There are two exceptions: The first deals with slavery and is now moot; the second says no state can lose its right to equal representation in the Senate.

Article Six: Prior Debts, National Supremacy, Oaths of Office
Article Six addresses several things rather quickly.

First, the U.S. will pay all debts owed before the Constitution was enacted. The Constitution is declared “the supreme Law of the Land,” and therefore no other law in the nation can contradict it. Third, all members of each branch of government are bound by oath to uphold the Constitution. It also says there cannot be religious requirements to work for the government.

Article Seven: Ratification
Article seven states that only nine of the then 13 states needed to approve the Constitution for it to be made law for those states.

Stop! Amendment time!
The First Amendment says Congress cannot establish any law that favors any religion, nor can it make laws to limit the free practice of any religion. It also states Congress cannot make laws that limit speech, press “or the right of the people peaceably to assemble.” Finally, Congress cannot make any laws that limit people’s rights to ask the government to change laws they might find harmful.

The Second Amendment is either the right to own weapons or wear sleeveless t-shirts. The country is still confused.

The Third Amendment states, “No Soldier shall, in time of peace be quartered in any house, without the consent of the Owner.” The flipside is that Congress can make a law that during wartime, homeowners have to house soldiers. This law hasn’t been made, but it’s totally possible.

The Fourth Amendment is where the phrase probable cause comes from. This Amendment protects you and your property from being searched or seized without a warrant.

The Fifth Amendment is a big one. It states that no person can be tried for a serious crime—punishable by death—unless a grand jury has indicted that person. During wartime, if the accused is in the armed forces, there may be exceptions. The exceptions are not listed, so bring in that team of lawyers again to sort it out.

Ever heard of double jeopardy? That’s here, too. If you’ve been tried for a crime, you can’t be tried for the exact same crime again if a jury found you not guilty. Once you’re declared not guilty, that’s it. There are appeals of course, but that’s not the same thing.

The Fifth ends with several heavy hitters. A person cannot “be compelled in any criminal case to be a witness against himself,” which is where the phrase pleading the fifth comes from, “nor be deprived of life, liberty, or property.” Basically, every citizen is entitled to “due process,” or fair treatment through the judicial system, and the government can’t simply take your property.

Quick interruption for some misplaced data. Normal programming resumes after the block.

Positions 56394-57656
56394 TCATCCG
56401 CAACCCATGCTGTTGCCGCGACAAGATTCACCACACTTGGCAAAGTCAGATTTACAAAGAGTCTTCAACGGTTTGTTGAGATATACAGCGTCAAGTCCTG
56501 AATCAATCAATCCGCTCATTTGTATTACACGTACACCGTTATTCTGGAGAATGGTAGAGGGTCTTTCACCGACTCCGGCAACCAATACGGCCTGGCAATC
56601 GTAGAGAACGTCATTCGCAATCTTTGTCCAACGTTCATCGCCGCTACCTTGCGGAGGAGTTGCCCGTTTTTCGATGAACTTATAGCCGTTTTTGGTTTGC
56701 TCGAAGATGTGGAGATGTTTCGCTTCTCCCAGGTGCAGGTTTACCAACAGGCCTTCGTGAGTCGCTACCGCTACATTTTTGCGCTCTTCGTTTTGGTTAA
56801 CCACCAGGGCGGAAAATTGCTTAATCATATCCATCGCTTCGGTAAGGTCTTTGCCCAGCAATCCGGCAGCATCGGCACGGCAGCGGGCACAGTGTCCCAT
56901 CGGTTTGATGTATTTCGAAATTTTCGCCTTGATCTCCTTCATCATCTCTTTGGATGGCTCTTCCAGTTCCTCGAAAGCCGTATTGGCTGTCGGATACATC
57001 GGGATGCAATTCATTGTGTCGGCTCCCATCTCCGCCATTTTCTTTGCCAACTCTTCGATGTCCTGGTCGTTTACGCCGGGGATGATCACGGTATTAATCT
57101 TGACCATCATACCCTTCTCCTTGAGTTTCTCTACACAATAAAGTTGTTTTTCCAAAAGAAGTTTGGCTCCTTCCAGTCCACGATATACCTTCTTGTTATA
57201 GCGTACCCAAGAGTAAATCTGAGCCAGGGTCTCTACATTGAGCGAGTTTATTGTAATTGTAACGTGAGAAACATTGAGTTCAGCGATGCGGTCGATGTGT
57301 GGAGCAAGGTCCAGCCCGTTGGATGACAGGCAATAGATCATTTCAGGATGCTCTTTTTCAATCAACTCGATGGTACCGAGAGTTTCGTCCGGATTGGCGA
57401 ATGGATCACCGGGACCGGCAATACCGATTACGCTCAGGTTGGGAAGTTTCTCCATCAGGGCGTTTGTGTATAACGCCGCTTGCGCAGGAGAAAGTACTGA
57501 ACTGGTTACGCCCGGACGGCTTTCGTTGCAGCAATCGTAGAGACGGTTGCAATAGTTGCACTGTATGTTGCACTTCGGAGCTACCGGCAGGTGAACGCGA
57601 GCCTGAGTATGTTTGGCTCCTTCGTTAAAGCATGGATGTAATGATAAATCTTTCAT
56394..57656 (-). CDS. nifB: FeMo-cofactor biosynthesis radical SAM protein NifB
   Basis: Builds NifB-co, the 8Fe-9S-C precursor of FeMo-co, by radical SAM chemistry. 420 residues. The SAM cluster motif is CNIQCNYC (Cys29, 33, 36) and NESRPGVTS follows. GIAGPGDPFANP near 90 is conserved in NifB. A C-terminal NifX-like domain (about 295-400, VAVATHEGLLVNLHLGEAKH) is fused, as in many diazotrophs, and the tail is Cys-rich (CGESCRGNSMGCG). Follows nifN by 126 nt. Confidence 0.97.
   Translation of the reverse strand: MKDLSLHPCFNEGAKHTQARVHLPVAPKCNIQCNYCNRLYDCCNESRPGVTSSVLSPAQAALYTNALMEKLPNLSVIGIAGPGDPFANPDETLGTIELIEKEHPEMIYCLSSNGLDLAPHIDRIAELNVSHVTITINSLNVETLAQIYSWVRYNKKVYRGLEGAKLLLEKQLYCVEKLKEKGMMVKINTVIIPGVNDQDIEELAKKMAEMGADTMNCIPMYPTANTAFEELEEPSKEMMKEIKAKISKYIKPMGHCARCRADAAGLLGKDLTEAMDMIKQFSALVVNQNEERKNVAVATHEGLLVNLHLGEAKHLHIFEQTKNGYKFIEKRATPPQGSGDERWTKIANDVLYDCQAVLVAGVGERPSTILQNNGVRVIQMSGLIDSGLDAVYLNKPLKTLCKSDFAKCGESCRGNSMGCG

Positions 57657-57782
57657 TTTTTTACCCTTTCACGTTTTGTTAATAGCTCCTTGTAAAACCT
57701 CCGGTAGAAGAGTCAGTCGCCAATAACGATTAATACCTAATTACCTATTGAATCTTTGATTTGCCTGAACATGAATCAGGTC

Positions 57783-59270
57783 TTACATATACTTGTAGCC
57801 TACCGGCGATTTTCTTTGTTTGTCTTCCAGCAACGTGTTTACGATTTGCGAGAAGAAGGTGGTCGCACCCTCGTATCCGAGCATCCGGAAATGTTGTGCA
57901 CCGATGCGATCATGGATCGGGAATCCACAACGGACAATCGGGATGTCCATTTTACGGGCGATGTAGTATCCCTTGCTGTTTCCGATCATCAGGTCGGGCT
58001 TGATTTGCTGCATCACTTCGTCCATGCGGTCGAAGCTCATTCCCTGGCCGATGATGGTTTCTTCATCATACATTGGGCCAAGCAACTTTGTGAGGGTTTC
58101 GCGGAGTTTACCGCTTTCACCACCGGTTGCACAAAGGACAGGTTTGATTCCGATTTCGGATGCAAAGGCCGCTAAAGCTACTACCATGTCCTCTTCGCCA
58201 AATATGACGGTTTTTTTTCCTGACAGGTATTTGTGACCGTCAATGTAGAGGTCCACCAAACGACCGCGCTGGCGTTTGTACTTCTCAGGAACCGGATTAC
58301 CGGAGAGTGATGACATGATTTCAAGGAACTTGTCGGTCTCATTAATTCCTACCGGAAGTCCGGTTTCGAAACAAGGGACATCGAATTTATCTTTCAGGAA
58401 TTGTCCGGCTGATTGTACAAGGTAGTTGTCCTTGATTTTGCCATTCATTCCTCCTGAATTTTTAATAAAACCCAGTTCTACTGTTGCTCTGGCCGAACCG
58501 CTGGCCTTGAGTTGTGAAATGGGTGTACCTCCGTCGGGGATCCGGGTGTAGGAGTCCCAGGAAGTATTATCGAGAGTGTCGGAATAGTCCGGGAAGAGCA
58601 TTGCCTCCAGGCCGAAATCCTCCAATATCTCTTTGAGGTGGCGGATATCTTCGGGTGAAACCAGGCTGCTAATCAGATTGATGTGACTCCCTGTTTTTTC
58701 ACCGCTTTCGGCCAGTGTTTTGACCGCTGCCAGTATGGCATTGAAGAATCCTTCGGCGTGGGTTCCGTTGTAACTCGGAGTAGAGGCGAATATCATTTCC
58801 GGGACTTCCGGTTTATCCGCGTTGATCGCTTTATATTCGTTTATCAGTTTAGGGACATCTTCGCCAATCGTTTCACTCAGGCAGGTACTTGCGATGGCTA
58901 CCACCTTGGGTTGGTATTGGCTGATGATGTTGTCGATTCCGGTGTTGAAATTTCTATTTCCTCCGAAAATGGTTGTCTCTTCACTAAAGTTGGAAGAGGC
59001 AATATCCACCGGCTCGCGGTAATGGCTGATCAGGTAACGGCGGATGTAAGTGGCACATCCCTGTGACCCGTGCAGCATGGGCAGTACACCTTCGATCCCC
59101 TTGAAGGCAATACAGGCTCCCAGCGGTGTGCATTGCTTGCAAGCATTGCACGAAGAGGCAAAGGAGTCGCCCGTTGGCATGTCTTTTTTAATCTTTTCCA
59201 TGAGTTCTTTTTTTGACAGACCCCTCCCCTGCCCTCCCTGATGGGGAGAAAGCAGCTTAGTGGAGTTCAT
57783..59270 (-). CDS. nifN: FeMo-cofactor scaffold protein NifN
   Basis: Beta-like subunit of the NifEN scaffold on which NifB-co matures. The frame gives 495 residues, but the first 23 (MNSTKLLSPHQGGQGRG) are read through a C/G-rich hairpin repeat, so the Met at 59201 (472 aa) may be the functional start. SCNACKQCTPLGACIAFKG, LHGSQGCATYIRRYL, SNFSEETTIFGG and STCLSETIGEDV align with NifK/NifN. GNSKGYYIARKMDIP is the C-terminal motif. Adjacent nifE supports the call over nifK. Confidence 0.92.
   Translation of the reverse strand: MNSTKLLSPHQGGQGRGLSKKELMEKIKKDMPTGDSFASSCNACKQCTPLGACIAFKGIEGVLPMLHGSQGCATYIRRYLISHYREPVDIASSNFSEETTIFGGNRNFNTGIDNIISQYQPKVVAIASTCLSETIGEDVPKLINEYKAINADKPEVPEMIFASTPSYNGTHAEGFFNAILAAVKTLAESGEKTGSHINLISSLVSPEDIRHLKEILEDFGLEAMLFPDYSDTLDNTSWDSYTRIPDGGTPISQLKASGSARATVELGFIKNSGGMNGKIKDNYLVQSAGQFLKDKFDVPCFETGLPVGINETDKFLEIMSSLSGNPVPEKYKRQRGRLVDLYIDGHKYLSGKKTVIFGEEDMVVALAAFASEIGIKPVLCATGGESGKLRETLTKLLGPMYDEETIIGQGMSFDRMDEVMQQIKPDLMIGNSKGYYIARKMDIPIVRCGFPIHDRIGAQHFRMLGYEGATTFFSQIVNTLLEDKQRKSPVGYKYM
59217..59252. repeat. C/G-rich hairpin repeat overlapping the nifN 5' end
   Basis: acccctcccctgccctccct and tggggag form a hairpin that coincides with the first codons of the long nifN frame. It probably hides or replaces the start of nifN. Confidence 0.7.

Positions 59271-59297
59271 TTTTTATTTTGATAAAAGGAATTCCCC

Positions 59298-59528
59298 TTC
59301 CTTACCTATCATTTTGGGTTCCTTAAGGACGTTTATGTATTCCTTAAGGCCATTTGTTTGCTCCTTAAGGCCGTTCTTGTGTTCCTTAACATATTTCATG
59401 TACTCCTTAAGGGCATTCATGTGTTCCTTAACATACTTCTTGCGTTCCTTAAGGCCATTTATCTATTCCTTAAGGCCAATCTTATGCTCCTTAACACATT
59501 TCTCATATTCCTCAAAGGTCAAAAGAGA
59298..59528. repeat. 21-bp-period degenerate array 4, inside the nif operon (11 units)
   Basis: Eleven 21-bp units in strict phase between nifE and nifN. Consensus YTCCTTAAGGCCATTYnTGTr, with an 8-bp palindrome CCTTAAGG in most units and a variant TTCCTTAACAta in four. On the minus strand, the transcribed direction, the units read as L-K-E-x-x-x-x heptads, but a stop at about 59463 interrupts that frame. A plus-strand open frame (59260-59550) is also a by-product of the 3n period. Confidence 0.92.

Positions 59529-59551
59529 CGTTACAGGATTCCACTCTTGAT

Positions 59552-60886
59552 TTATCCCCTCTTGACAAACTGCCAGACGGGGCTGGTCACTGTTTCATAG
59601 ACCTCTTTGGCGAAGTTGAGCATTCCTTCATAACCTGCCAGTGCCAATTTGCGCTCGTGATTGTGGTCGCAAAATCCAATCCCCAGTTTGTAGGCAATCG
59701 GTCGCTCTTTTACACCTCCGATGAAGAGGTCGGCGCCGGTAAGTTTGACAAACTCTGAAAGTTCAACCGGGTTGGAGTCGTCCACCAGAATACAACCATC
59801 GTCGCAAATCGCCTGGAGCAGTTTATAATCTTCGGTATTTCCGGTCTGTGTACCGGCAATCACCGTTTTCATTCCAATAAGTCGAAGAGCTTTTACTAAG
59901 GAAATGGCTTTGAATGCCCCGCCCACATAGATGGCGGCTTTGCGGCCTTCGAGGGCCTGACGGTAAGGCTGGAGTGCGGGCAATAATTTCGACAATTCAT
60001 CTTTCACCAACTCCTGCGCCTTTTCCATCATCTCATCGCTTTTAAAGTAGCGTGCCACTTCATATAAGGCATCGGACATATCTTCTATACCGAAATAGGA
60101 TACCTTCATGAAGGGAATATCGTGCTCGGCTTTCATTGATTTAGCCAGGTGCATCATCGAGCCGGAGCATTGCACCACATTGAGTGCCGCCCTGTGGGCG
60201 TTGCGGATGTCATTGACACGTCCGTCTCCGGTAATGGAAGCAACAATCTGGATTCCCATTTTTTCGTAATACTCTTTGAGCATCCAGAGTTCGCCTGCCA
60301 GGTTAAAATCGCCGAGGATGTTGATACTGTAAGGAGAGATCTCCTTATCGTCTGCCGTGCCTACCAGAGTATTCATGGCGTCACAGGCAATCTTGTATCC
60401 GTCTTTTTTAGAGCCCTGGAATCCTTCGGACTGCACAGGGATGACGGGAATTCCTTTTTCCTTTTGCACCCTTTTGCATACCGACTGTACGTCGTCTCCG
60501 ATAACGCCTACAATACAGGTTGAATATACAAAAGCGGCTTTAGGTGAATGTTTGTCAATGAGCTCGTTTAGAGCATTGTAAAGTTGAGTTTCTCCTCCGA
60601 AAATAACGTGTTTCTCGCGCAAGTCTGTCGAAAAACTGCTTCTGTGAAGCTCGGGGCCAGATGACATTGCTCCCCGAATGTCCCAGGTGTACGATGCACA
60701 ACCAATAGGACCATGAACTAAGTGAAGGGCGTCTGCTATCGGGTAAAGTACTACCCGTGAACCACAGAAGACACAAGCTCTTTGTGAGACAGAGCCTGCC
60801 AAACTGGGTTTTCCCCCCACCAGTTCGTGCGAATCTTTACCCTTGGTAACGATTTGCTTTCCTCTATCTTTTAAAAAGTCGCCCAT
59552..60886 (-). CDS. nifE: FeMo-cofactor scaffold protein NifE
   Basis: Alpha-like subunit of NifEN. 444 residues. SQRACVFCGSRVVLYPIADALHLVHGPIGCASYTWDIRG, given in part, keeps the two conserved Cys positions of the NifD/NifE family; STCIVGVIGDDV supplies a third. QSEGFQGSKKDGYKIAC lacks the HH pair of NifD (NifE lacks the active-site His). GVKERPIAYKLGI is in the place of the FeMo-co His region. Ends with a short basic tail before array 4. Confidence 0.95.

The Sixth Amendment goes into what due process looks like. This includes a speedy, public trial by an impartial jury. The Sixth also ensures the accused not only knows what the accusation is but also gets to see and hear the witnesses against them. The accused also gets a lawyer and witnesses on their side who must appear in court.

The Seventh Amendment states if there’s a lawsuit for more than $20, a person has a right to a jury trial. Why $20? It’s almost nothing now, but in the 1700s, it was a lot more. Nobody messes with the Seventh, and nearly all cases that aren’t settled go to a jury trial.

The Eighth Amendment says no excessive bail or fines and no cruel and unusual punishments.

The Ninth Amendment clarifies that there are of course more rights people have that aren’t listed in the Constitution.

The 10th Amendment states the powers not granted to the federal government by the Constitution belong to the states or to the people.

We covered the 11th–15th, 17th and 20th Amendments, so:

The 16th Amendment states Congress can collect income taxes as it sees fit, regardless of what the states have to say about it.

The 18th Amendment and the 21st go hand in hand. The former made alcohol illegal, and the latter repealed the former. Easy peasy. Let’s do shots!

The 19th Amendment let women vote, which was difficult to ratify considering that only men were voting. The campaign against institutional sexism continues!

The 22nd Amendment set a two-term limit for presidents. It was approved by Congress in 1947 and ratified in 1951 after Franklin D. Roosevelt, the 32nd president, held office from 1933 until his death in 1945, winning four presidential elections.

The 23rd Amendment gave Washington, D.C. the rights to three electoral votes in presidential elections.

The 24th Amendment says you can’t tax people to vote.

The 25th Amendment outlines the process of the vice president assuming the office of president in the case of the president’s death, resignation or removal from office.

The 26th Amendment allows people to vote beginning at age 18.

The 27th Amendment says if pay rates for Congress members change, the new rate won’t go into effect until after the next election.